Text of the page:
Thank you ladies - it's good to hear from both sides! Maybe when I get the HER2 result it may sway me one way or the other...Anne G - as you say you cannot have herceptin without chemo ... altho' still new to me, sadly I'm beginning to get the hang of bc. Dare I ask why you stopped - or will it put me off completely!! Friday night thoughts are... think I need to do what I can to try & prevent future spread. And the "dreaded Arimidex" ?? Keep telling myself it really is better to know...!!
Redders - did you take the decision alone or with your family etc? Did you agonise like me?
Thats what I thought but he definetly said...'' your chances of survival and of being cancer free in 10 years could be increased by 30% '' ...even my GP thought it was a huge percentage.
And what I didn't understand was that after 4 FEC I made a decision to stop...long story...but the decision wasn't taken lightly...lots of discussions...and onoclogist on the team who I saw then said...'' you were borderline chemo anyway''??????
Have often wondered if the first one I saw was using '' i'll frighten you into it '' tactics...he wasn't very tactful or understanding.....that was 4 yrs ago ...I hope he's improved his ''bedside manner'' since then!!
Are you sure your onc said your chances would be increased by 30% or was it 3%?? I had 7mm tumour, no nodes and clear margins and was told 2.4% . 30% sounds a HUGE amount of difference.
I was grade 3, 12mm, ERpos, PR pos HER pos no nodes, age 55. I was given the choice, but had the feeling that it was being recommended and I don't think I could have had Herceptin without chemo so I went for it. I only managed to have 4 in the end (a long story) but really I am glad I had it as I feel I have done as much as I can to try to prevent any spread. Have now done 15 out of 18 Herceptin so the end is now in sight, apart from the awful Arimidex...
Good luck with your decision
What a difficult decision, I was also Grade3 no nodes involved, 12mm tumour, my oncologist said my chances of survival could be increased by 30% with chemo'.........I was 43 when dx......he was quite determind for me to have chemo'......and even though I was petrified I went for it.
Wishing you well whatever your decision.
My chances, if I had chemo, were only improved by 2.4% and I decided against. My onc said he entirely supported me in that decision and that balanced against the awful side effects of chemo he thought that was the right decision. He also said that had I insisted on having it, he would have agreed to it. I think age has a lot to do with it and the younger you are the more aggressive the treatment. I am 64 and he gave me a computer printout showing the likelihood of dying from cancer, and the chances of dying from something else over the next 20yrs and they were about equal.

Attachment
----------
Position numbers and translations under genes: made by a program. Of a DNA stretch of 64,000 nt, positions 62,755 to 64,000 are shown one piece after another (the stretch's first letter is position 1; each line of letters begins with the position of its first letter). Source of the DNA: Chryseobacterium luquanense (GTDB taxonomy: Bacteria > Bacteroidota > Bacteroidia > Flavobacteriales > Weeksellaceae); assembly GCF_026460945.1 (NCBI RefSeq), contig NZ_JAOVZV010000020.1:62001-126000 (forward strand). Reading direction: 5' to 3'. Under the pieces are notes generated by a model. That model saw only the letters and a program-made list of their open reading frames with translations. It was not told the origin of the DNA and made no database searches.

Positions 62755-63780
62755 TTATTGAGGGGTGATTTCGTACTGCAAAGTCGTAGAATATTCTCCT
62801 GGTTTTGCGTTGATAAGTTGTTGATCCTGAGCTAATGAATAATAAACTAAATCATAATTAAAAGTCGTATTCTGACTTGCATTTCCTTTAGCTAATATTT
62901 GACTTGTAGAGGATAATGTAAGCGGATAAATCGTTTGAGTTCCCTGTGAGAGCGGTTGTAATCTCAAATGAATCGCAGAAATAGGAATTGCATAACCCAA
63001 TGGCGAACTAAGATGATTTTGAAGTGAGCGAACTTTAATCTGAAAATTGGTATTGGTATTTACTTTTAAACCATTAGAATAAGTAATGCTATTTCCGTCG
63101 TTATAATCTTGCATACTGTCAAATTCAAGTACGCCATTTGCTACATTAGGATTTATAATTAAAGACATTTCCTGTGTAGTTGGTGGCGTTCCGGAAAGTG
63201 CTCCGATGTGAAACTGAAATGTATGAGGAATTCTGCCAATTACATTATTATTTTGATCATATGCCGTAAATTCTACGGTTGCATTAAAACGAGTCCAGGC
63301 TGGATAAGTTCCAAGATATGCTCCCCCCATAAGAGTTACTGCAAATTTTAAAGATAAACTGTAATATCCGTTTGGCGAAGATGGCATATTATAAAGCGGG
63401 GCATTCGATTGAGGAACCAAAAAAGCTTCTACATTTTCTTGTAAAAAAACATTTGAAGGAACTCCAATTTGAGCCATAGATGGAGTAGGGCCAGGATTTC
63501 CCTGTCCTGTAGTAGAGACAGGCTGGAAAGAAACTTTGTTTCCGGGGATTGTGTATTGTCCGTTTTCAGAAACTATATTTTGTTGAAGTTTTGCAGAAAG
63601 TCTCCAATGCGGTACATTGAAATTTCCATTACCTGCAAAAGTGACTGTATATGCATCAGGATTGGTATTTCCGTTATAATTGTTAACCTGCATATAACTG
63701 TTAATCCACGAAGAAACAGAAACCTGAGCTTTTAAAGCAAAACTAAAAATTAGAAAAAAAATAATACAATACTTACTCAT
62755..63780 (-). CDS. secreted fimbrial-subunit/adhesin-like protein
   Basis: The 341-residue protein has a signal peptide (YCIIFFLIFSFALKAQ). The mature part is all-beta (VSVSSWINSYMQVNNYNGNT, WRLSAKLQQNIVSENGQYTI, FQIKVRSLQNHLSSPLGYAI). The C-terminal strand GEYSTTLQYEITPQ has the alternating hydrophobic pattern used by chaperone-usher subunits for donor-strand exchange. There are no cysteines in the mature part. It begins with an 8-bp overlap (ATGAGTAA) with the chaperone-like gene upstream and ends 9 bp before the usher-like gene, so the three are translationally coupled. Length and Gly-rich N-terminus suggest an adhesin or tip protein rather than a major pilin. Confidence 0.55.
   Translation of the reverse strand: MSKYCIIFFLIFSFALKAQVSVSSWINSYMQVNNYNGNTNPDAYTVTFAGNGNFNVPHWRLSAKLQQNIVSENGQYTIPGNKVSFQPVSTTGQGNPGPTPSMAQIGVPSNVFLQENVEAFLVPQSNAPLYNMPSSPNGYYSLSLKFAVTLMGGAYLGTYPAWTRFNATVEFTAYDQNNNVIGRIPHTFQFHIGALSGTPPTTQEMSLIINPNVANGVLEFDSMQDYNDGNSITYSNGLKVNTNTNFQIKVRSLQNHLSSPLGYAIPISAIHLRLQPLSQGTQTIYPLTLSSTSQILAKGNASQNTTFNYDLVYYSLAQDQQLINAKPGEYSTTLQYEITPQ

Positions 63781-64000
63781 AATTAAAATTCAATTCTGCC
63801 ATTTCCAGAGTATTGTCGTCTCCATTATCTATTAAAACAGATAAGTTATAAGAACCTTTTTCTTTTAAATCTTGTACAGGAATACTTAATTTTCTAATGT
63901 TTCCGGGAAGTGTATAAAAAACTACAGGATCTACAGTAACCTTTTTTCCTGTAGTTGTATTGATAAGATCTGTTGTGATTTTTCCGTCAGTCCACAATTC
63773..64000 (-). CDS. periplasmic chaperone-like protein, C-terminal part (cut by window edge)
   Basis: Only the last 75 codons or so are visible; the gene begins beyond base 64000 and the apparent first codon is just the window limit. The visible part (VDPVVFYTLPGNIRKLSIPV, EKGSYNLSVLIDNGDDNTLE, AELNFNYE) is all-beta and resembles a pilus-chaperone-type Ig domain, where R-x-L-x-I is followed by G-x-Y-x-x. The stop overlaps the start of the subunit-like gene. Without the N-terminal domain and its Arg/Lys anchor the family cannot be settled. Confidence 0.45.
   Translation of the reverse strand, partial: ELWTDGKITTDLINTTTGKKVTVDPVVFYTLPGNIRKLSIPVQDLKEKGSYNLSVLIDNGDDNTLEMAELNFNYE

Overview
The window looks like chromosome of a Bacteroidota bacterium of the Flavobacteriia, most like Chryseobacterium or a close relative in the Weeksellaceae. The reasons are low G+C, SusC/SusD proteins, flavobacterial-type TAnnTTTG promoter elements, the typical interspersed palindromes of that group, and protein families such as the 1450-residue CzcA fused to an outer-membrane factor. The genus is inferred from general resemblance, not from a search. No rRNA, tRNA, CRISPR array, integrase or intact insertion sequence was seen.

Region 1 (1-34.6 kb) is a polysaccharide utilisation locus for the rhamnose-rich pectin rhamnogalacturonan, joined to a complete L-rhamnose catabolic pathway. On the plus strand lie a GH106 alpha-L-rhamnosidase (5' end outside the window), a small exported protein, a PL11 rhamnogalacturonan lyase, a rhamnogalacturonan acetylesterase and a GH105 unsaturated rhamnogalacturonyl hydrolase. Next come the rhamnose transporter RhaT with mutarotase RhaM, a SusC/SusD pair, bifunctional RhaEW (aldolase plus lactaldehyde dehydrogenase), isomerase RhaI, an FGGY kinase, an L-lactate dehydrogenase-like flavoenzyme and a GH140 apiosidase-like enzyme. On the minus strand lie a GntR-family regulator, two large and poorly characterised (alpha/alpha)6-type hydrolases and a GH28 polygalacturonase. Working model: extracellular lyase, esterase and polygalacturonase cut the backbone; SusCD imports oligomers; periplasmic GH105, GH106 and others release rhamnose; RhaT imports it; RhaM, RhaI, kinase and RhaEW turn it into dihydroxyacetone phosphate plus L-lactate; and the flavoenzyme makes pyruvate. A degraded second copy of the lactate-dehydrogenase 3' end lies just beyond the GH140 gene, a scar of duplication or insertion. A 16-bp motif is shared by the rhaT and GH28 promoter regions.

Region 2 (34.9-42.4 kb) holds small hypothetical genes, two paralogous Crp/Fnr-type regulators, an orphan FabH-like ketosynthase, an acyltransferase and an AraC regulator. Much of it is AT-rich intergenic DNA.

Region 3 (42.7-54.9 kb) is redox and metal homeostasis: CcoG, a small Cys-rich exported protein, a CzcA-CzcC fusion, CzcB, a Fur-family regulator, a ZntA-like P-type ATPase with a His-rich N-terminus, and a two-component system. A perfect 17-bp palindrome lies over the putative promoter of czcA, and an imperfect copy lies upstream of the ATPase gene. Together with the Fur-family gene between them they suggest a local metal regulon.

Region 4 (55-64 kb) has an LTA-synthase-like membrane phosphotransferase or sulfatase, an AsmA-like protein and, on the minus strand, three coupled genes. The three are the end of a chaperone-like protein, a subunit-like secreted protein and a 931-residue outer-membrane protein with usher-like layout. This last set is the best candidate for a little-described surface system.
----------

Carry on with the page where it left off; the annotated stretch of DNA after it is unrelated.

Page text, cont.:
Have they told you how much it may increase your chances by?
Another poster had the same dilema recently and decided against chemo as it was suggested it would only increase her chances by 3% and her prognosis was already good.
I was not offered chemo so did not have to make this dreadful decision.
The main thing to remember is that it MAY still return even after chemo,so if you decide against it and your have recurrance ,it may not have been prevented by chemo.
Maybe ask your onc what he would want his wife to decide?
Thanks - it's good to know people are listening! Tumour was mucinous (?) 1.5cm hormone ER+, waiting for HER2 result - does that all make a difference? I'm 54 - no family history
H i Carol
I was similar to you but only grade 2,however Onc strongly recommended chemo because of size of tumour it was 2.5cm
I read lots of info including Dr susan Love breast book on her advice for chemo and decided to have it.
I'm due my 2nd dose this tuesday and it is very doable, personally its been the psycological aspect that is hardest as i didnt really want it in my body,however i decided that i had to make a decision that would allow me to live the rest of my life without fear hanging over me,and for me the decision had to be yes.
It is a very personal decision and i think you have to go with what you feel able to live with and not regret it.
best wishes Tracey
As well as the information you receive from your fellow users it may help to talk this through with one of the trained members of staff on the BCC helpline. Here you are able to share your concerns and you will be offered support and advice. The number is free phone 0808 800 6000 and the line is open Monday to Friday 9am to 5pm and Saturdays 9am to 2pm.
I hope this helps
It must be difficult to have to make that decision. For me, I had WLE and no nodes, Grade 2, but they have insisted I need chemo - so no choice for me. I was hoping to get away with it, but they have explained about chemo nuking any stray cells and it is a belt and braces approach. Hope this is of some help.
What a choice! I wasn't offered chemo last year as i was similar to you but a grade 2. I asked at the time but they considered me low risk! since then I have read on this site many women being given the choice like you even with grade 2's. I think size and age is a factor although hospitals seem to act very different in the way they offer chemo.
I was relieved last year but because of my age (40) wonder if I should have insisted! How old are you and what is the tumour size? Are you hormone Positive?
Good luck to you
You have all kept me sane (and laughing) during the last few weeks! Following WLE etc clear margins, no node involvement (lucky, I know) but grade 3. Have been offered chemo before rads etc - my choice How has anybody else coped with the chemo choice? Help pls!